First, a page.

Whether you call me Biddy or Mary, I’m still me


IT was a Sunday night tradition. Families would huddle around the television while someone messed about with a wire coat hanger trying to get a grainy reception on RTE.

Sunday night was ‘Glenroe’ night, when thousands of families across Ireland got an insight into the life of Biddy and Miley, Dick and Mary and posh George who lived in the Manor House.

The final episode of ‘Glenroe’ aired on May 6, 2001, but Mary McEvoy who played Biddy for almost two decades says she’s often still called Biddy when she walks down the street.

“To be fair I think nowadays I’m more well known for being Mary McEvoy, but people still call me Biddy.”

Mary arrives in Derry next month to star in ‘The Matchmaker’ which runs at the Millennium Forum from Thursday, October 8th to Saturday 10th. And life for this veteran of Irish theatre couldn’t be better.


“If I had designed it myself life couldn’t be better,” she said. As well as a successful career in acting Mary’s background was farming. She’s recently given it up but insisted on keeping a few sheep.

“I love sheep. I have a few as pets. I’ve recently taken up forestry and have a crazy dream about having my own wild garden. And sure why not? I’m at a time in my life when I don’t owe anything to anybody.

“I’m also trying to get myself fitter so I’m out running. I call it ‘shoggling,’ a mixture of shuffling and jogging. I’m comically slow. That said if someone gave me a choice tomorrow between getting an Oscar or getting a good time in a 10K, I take the good time, no question.”

Mary is still friends with many of her co-stars from ‘Glenroe,’ a show she describes an “institution” in Ireland.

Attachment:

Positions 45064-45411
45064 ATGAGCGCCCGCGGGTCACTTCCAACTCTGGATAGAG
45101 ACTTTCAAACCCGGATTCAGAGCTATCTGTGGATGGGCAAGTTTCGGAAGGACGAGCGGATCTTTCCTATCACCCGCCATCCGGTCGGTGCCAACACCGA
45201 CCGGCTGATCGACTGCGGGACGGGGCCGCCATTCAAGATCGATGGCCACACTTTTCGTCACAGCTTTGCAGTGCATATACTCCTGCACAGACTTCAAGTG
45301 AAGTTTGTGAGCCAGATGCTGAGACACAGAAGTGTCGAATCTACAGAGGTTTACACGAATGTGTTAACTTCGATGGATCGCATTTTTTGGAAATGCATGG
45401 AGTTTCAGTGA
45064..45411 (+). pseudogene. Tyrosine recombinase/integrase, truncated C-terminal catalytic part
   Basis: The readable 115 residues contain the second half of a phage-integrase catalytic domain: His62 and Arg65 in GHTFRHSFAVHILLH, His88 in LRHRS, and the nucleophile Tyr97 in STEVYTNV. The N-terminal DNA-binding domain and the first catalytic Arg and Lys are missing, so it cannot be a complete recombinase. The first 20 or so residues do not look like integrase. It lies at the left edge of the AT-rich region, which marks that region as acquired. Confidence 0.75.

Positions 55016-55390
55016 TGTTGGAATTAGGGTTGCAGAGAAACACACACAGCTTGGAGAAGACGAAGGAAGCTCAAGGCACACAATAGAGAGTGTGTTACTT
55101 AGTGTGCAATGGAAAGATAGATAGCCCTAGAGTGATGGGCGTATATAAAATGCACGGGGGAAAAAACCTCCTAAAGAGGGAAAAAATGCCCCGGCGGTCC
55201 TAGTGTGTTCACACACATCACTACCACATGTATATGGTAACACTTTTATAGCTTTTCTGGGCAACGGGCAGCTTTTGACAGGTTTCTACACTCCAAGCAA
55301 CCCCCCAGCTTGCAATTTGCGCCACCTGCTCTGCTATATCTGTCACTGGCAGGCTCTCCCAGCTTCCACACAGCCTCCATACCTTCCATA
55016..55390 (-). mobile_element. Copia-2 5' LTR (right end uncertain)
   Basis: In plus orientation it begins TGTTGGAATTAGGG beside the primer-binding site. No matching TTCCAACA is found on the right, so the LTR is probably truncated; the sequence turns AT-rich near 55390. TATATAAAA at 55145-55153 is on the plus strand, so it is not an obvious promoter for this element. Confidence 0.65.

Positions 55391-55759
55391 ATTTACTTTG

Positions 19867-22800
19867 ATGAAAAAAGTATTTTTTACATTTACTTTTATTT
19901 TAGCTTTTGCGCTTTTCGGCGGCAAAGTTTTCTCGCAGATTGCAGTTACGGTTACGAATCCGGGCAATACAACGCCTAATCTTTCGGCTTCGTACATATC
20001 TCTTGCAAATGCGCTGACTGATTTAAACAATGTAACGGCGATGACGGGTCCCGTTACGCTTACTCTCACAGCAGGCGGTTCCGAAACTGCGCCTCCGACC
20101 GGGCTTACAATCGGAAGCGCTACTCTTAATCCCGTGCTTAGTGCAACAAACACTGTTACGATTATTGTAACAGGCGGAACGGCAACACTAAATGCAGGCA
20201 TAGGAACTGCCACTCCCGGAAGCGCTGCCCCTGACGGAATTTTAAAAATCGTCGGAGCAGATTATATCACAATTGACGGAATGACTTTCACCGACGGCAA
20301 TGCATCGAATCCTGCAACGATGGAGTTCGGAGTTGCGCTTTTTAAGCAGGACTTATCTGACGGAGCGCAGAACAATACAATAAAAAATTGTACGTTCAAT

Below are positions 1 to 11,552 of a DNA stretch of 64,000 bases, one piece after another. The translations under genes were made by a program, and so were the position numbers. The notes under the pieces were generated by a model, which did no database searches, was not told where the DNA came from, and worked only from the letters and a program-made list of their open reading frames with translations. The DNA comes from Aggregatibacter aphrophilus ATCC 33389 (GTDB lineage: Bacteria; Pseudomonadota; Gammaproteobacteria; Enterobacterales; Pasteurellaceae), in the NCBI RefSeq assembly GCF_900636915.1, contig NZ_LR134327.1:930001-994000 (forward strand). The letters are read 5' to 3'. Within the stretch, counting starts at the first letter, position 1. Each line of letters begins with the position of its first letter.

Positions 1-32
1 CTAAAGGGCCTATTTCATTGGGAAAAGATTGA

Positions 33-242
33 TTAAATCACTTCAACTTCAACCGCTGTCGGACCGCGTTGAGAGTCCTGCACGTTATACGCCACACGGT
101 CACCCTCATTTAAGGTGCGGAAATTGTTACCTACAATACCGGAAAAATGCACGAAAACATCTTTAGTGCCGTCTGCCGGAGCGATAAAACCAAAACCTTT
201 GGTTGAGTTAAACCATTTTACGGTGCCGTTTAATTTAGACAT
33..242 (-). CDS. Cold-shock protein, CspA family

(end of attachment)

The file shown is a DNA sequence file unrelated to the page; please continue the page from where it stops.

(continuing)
“I’m utterly grateful for the show and the stability it gave me for 16 years,” she declared.“I formed friendships with a quality that never goes.”

Mary hasn’t ruled out a return to soapland but she says it depends on the characters she’s offered - she’s on a mission to ensure that women of a certain age are portrayed properly.

“Women in their 50s, 60s, 70s and 80s no longer go around in their slippers,” she said. “People are staying healthier and fitter. I want that to be reflected in roles, growing older can mean life is becoming a new adventure.”

In ‘The Matchmaker,’ Mary plays the sister of Jon Kenny’s character and all the female clients.


“The tour so far has been a huge success. We had more nights with standing ovations than nights when we haven’t.”

Based on the novella ‘Letters of a County Matchmaker’ by John B. Keane, the play follows the efforts of Dicky Mick Dicky O Connor to make matches for the lonely and lovelorn from all parts of the country.

Tickets are now available 71264455 or visit www.millenniumforum.co.uk. Opening Night Offer: all tickets £15.